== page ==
Category Archives: Opinion/Comment

David Bowie and the Nat Tate Hoax

Bowie + Nat TateAs David Bowie’s fans mourn and remember, here’s the little-known story of his connection with Nat Tate, the greatest artist who never lived:

No surprise that Bowie embraced a project in which “something entirely fictitious could experience a life in the world as something wholly credible, real, and true.” Bowie forever toyed with and brilliantly challenged the notions of fame and persona and the nature of art and yes, of existence itself.

The trope of fabricated artist, manufactured fame, has a long and colourful history in literature, dating back to Swift and Pope et al with their creation of Martin Scribler; and it continues (ahem) to the present day.

Photo: Azzara Steve/Corbis


Maurice Strong

Maurice-Strong-Quotes-2It is ironic that Maurice Strong should pass away on the eve of COP21, the Paris climate conference. He was among the most influential of environmentalists, the first head of the UNEP, the Secretary-General of the first UN human environment conference in 1972 and of the Rio Earth Summit in 1992. He helped light the candle of environmental awareness and as it guttered over the years, he sheltered it from extinguishment, indeed gave it fuel, never losing hope nor abating in commitment, always seeking sustainable, just solutions. He was, according to John Ralston Saul, a man with “a rare talent for bringing together two opposites – highly original conceptual thinking and highly pragmatic approaches to getting things done.”

Those of you who have read A Person of Letters know that its protagonist becomes obsessed with environmental activism. When, he wonders, are extreme forms of “direct action” justified? APOL is set in the wake of the 2009 Copenhagen conference on climate change, when environmental activists demonstrated, gate-crashed events, and bannered parliaments, and concerned citizens everywhere marched in the street; but none of that was sufficient to affect the ultimate outcome. In 2009 there was no consensus, no leader who dared upset the global status quo–and thus no meaningful accord was achievable. Copenhagen was a failure, and that was enough to gird APOL’s protagonist into his own idiosyncratic form of direct action.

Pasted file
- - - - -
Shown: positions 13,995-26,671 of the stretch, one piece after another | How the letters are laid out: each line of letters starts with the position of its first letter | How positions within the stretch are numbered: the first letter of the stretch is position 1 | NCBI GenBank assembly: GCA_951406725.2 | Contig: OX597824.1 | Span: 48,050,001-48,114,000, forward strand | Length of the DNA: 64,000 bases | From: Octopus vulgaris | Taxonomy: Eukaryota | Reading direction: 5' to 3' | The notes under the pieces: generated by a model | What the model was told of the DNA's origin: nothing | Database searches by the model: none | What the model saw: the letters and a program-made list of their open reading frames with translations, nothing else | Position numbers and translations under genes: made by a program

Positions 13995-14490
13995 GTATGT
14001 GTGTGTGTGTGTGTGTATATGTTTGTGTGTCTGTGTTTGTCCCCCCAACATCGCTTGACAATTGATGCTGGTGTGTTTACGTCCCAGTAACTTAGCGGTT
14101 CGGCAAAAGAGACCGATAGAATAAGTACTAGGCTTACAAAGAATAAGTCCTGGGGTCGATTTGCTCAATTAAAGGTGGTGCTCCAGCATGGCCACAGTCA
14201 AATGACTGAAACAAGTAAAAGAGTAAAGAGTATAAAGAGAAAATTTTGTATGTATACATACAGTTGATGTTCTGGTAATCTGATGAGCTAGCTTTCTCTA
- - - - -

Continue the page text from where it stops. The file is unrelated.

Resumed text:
On its own, activism is not enough; it is helpful, necessary even, but not sufficient. What is needed above all is a genuine and widespread commitment to change. Activists can point the way but we need our leaders to lead, and we need to hold them accountable for what they do (or do not do). And ahead of that we need pathfinders, bridge builders, catalysts, never-give-up facilitators and entrepreneurs like Maurice Strong, people of vision and goodwill with an abidingly respectful and humanist worldview.

Kofi Anan once lauded Strong’s “unwavering commitment to the environment, multilateralism and peaceful resolution of conflicts.” There can be no higher accolade for anyone on the international stage.